I remember when Anwar Ibrahim used to be Education Minister since I was in seconday school then. He was the guy who introduced that silly idea of starting the schoool academic year in December. Then, it was reverted to its original start in January when the next minister came in. I don't remember what Najib did when he was Education Minister after that as I was already in college, so that doesn't count. When the non-politician Musa Mohamad took over, English for Maths and Science was introduced. When Hishamuddin came into office, it was the introduction of a compulsory but non-examination subject called Civics and Citizenship in 2005. And now we have Muhyiddin with the scrapping of the teaching of Maths and Science in English. Oh, and the talk is he plans to introduce subjects like grammar and composition and English literature as well. And that's in addition to the plan to increase the number of teaching hours, too!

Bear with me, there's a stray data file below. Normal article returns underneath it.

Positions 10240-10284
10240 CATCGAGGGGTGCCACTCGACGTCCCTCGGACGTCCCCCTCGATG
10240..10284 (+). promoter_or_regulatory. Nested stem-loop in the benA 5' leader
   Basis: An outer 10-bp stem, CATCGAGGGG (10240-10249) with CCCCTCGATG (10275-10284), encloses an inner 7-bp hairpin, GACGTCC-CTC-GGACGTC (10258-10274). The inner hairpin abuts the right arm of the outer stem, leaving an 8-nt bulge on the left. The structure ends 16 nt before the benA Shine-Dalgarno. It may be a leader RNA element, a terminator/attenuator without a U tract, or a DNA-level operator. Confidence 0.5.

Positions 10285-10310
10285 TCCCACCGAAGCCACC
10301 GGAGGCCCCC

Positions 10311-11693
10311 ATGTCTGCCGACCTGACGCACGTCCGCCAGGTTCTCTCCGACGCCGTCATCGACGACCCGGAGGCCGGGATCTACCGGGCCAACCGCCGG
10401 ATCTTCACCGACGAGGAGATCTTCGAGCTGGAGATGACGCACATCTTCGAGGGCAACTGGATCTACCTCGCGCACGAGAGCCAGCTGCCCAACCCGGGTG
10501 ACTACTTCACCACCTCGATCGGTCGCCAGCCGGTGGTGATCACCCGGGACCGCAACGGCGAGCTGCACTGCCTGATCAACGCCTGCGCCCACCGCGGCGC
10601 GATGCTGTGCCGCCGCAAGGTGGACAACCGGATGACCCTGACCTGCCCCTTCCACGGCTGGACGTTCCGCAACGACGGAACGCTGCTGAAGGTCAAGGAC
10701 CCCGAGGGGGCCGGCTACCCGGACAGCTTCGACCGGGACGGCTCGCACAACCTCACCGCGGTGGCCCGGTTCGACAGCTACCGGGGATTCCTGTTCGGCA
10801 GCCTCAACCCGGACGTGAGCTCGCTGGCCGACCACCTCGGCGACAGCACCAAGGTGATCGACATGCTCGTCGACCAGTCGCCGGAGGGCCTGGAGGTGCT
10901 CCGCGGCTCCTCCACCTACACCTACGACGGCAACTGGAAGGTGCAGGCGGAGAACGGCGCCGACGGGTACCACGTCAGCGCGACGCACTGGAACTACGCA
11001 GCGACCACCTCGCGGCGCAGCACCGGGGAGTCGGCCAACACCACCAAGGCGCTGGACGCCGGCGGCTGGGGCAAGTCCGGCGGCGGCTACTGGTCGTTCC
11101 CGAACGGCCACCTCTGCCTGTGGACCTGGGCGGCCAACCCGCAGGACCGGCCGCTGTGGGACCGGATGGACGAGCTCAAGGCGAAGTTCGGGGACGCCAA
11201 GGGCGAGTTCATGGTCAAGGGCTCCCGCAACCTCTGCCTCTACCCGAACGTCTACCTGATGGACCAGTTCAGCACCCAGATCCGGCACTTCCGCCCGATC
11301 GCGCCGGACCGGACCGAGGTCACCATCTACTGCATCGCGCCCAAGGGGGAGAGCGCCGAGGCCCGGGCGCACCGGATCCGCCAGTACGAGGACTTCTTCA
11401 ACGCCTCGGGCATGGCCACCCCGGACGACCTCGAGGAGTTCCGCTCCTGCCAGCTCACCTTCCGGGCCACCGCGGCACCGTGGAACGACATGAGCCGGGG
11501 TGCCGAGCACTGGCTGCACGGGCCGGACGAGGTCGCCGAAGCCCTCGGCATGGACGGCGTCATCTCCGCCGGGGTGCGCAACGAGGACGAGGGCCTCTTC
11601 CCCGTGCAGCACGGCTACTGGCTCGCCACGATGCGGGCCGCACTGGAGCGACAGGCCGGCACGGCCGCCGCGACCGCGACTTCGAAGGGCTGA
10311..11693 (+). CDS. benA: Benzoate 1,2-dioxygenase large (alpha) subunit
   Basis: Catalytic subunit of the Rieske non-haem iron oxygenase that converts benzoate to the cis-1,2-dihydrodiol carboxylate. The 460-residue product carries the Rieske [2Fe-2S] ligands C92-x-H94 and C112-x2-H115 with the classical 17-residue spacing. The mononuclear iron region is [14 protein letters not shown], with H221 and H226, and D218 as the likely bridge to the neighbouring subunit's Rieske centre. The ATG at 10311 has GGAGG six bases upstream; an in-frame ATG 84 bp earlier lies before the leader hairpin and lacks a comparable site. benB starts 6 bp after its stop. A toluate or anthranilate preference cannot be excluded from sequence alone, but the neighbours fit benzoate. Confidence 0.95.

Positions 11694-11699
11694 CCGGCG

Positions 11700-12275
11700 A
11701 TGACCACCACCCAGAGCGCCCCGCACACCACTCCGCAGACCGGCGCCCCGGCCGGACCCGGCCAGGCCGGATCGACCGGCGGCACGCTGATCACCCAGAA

While I'm not against change, but when that change is not calculated carefully and not planned with a long-term eye, it can only be described as haphazard and will ultimately be detrimental to the students and the teachers who have to face more headache and (in this case, potentially) more time doing even more paperwork.

It really makes me wonder where exactly it is the education of our young minds is heading...

Eventhough teachers may rant, complain, and whine all we want, but at the end of the day it just boils down to one thing:

"Saya yang menurut perintah."


Saturday, July 4, 2009

Movie day

After more than half a year of not going to the cinema (the last movie we watched was Beverly Hills Chihuahua), my wife and I were finally able to go again today. We asked a close friend if she could help babysit Adelle for a couple of hours and she was more than happy to take up the offer (how kind!). So, that enabled my wife and I to go to the cinema and watch a movie in relative peace; I say relative because we found out that there were other young children in the cinema. And you know how it is with young children and attention spans.